I promised to keep you all posted with new mission updates. My last was October 17, and there have been a bunch of things piling up to report. I could have just quietly inserted the new updates on the MESSENGER Mission Updates page here at the Blog, and snuck in a date change in the Teachable Moments in the News QuickLinks Box in the upper right corner above (your cue to look in upper right corner). But hey! When Time Magazine names a family member as one of the 50 Best Inventions of 2009 (and by the way, we were number 11) YOU’VE JUST GOT TO CELEBRATE WITH AN OFFICIAL POST!

 

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I Don’t Have My Camera Handy, but Say “Cheese” Anyway! “Photography” in the Digital Age

 Posted by DrJeff on October 6th, 2009

 Copyright 2009  |  About this blog

 

MercuryImage

Photo caption: Part of Mercury’s never before seen surface, from MESSENGER spacecraft data obtained during the first flyby on January 14, 2008. 

You want to see spectacular? Click on the photo.

Credit: NASA/JHUAPL/Arizona State University, 2008.

 

This post is a Teachable Moment in the News.


The picture above was the central image for my recent Special Post on the MESSENGER spacecraft’s September 29, 2009 flyby of Mercury. It is an incredibly compelling image, and there is a great back-story for how it was produced. In the image caption at the Special Post I had invited you to read the story, but I suspect many missed the link. So I decided it was worthy of its own post!

 

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Regular Updates: The Flight of MESSENGER to Mercury through Orbital Insertion, March 18, 2011

 Posted by DrJeff on October 4th, 2009

 Copyright 2009  |  About this blog

 

Click Here to Skip the Overview of this Updates Page and Jump Directly to Updates Archive Below

 

 

Flyby 3 may be over, but MESSENGER’s mission continues. Bookmark this page for MESSENGER updates. Also note you can always access this page from the Teachable Moments in the News Quick Links box in the upper right column of this Blog, which includes the date of the latest update.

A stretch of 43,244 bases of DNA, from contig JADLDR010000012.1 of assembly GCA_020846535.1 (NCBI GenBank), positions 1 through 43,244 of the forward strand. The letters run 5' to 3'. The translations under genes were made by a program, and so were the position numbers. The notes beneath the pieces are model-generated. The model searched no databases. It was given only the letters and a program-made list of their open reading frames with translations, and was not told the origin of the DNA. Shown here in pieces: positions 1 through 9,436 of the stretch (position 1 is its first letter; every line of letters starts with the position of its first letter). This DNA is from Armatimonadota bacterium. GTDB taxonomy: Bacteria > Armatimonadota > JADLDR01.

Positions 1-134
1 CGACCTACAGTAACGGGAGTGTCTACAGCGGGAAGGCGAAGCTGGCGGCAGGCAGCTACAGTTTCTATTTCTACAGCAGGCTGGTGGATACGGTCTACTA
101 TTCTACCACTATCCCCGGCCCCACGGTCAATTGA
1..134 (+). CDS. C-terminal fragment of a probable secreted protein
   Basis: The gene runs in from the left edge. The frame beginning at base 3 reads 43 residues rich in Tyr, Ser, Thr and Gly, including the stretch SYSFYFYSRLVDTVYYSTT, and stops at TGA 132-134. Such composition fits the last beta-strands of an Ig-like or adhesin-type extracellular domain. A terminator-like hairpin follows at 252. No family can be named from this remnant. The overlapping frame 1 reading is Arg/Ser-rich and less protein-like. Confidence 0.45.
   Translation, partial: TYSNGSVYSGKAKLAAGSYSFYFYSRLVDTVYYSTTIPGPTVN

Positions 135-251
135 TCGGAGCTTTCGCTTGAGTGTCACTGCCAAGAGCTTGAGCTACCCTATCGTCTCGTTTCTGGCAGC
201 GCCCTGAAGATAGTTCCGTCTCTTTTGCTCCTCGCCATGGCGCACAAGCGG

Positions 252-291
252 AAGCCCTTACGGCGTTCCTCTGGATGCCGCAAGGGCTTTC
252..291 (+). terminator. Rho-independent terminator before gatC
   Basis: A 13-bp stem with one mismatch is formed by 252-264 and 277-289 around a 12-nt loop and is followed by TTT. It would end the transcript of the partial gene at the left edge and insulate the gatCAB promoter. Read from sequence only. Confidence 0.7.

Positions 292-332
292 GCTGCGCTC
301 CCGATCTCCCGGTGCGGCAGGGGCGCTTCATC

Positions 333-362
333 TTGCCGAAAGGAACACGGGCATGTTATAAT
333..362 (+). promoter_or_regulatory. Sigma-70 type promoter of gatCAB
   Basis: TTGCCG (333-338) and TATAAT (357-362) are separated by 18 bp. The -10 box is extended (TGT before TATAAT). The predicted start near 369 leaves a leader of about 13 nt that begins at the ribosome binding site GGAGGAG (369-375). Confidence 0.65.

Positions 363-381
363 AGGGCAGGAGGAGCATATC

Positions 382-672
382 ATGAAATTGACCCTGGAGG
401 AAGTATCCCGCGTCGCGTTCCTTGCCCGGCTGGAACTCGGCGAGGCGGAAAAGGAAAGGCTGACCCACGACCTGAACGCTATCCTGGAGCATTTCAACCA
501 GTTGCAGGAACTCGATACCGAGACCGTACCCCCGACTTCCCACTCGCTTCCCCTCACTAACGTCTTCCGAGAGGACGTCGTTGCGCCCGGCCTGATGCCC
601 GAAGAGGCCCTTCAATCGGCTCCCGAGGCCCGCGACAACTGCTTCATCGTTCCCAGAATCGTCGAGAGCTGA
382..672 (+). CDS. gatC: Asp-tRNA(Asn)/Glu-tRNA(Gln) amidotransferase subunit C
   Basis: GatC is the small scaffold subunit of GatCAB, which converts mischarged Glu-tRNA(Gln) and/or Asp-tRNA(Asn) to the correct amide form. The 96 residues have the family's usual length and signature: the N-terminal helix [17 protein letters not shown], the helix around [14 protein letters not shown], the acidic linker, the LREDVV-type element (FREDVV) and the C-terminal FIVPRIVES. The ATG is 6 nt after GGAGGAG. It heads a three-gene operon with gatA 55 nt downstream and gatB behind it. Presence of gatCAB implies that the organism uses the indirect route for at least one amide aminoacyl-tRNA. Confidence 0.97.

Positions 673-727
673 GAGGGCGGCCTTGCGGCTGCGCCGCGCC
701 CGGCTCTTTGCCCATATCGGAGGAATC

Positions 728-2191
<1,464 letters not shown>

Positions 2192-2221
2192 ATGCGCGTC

Teachers—place the mission in the greater context of human exploration, and exploration of the Solar System, using this Blog’s MESSENGER Ideas for Lessons in the Classroom, and Educational Resources page.

 

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This post is a Teachable Moment in the News.

 

Photo Caption (click on image for zoom): Image taken September 29, 2009, by the MESSENGER spacecraft’s Narrow Angle Camera,15,400 km (9,600 miles) above the planet’s surface. The double-ring impact basin is approximately 100 miles (160 km) in diameter, with another large impact crater on its south-southwestern side. The image and caption was prepared by MESSENGER Educator Fellows Christina Dorr (Hilliard City School District, Hilliard, OH) and Julie Taylor (Adelanto School District, Adelanto, CA), at the MESSENGER Science Operations Center.

 

 

The September 2009 MESSENGER Special Post at Blog on the Universe, with live Web 2.0 coverage of the spacecraft’s third flyby of Mercury on September 29, generated significant interest in the NASA MESSENGER mission. Teachers and their classes were following along and posing questions to the six Voices of Mission Control via Twitter and email. I’ve created this page to provide ongoing MESSENGER mission updates through the date of orbital insertion on March 18, 2011.

 

Below you will find the Updates Archive. Also below are Blue Titled sections that provide an overview of the tense time in Mission Control when the signal from the spacecraft was unexpectedly lost during close approach on September 29, and a Twitter archive for the Voices of Mission Control—captured live during the flyby—so you can relive the experience.

 

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Witness History: As MESSENGER Speeds by the Planet, See Mercury Before Sunrise! September 29 to October 1, 2009

 Posted by DrJeff on September 28th, 2009

 Copyright 2009  |  About this blog

 

Mercury Sky
This post is a Teachable Moment in the News.

 

Given the BotU Special Post for the MESSENGER Flyby, I thought this would be a great supplemental post.

 

Some Cool Background

Imagine you’re looking at a bug flying around an outdoor light bulb at night. Let’s say you’re looking at it from a distance which is always greater than the distance the bug is from the bulb. Wow. It’s a really interesting bug you’ve never seen before, and you want to share the experience with a friend, or (in my case) your son or daughter. I might say “Hey Jordi! Check out this really cool bug!” He’d say, “Daddy, where??” Ok, now I’ve got to tell him where to look. What would you say? How about: “over there, near that light bulb.”